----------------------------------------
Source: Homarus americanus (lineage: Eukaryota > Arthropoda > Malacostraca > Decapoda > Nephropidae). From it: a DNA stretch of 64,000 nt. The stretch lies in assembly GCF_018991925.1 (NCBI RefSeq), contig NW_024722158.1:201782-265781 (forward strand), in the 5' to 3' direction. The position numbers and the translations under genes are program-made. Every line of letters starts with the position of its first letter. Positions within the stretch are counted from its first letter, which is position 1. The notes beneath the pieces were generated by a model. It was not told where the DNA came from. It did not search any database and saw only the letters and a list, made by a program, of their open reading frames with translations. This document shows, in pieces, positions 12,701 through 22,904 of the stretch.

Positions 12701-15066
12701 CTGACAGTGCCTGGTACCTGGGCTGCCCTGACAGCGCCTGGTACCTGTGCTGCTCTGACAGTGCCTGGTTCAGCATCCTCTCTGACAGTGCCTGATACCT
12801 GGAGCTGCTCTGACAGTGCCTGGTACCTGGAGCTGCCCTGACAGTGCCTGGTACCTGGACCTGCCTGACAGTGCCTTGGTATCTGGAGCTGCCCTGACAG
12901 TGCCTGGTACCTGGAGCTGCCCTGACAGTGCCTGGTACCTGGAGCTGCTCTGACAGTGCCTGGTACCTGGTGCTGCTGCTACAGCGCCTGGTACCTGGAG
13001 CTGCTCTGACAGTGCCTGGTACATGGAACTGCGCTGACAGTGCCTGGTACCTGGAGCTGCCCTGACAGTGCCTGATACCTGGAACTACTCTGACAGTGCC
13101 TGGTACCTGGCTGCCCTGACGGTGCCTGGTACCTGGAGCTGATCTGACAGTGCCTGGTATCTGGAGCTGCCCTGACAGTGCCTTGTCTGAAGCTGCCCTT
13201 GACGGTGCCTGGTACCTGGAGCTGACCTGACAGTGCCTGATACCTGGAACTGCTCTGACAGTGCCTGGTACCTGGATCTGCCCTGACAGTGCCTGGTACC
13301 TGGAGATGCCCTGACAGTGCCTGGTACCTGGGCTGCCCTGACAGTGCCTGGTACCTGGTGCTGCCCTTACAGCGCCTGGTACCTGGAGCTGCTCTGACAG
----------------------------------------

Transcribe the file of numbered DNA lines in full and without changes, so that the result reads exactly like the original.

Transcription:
Source: Homarus americanus (lineage: Eukaryota > Arthropoda > Malacostraca > Decapoda > Nephropidae). From it: a DNA stretch of 64,000 nt. The stretch lies in assembly GCF_018991925.1 (NCBI RefSeq), contig NW_024722158.1:201782-265781 (forward strand), in the 5' to 3' direction. The position numbers and the translations under genes are program-made. Every line of letters starts with the position of its first letter. Positions within the stretch are counted from its first letter, which is position 1. The notes beneath the pieces were generated by a model. It was not told where the DNA came from. It did not search any database and saw only the letters and a list, made by a program, of their open reading frames with translations. This document shows, in pieces, positions 12,701 through 22,904 of the stretch.

Positions 12701-15066
12701 CTGACAGTGCCTGGTACCTGGGCTGCCCTGACAGCGCCTGGTACCTGTGCTGCTCTGACAGTGCCTGGTTCAGCATCCTCTCTGACAGTGCCTGATACCT
12801 GGAGCTGCTCTGACAGTGCCTGGTACCTGGAGCTGCCCTGACAGTGCCTGGTACCTGGACCTGCCTGACAGTGCCTTGGTATCTGGAGCTGCCCTGACAG
12901 TGCCTGGTACCTGGAGCTGCCCTGACAGTGCCTGGTACCTGGAGCTGCTCTGACAGTGCCTGGTACCTGGTGCTGCTGCTACAGCGCCTGGTACCTGGAG
13001 CTGCTCTGACAGTGCCTGGTACATGGAACTGCGCTGACAGTGCCTGGTACCTGGAGCTGCCCTGACAGTGCCTGATACCTGGAACTACTCTGACAGTGCC
13101 TGGTACCTGGCTGCCCTGACGGTGCCTGGTACCTGGAGCTGATCTGACAGTGCCTGGTATCTGGAGCTGCCCTGACAGTGCCTTGTCTGAAGCTGCCCTT
13201 GACGGTGCCTGGTACCTGGAGCTGACCTGACAGTGCCTGATACCTGGAACTGCTCTGACAGTGCCTGGTACCTGGATCTGCCCTGACAGTGCCTGGTACC
13301 TGGAGATGCCCTGACAGTGCCTGGTACCTGGGCTGCCCTGACAGTGCCTGGTACCTGGTGCTGCCCTTACAGCGCCTGGTACCTGGAGCTGCTCTGACAG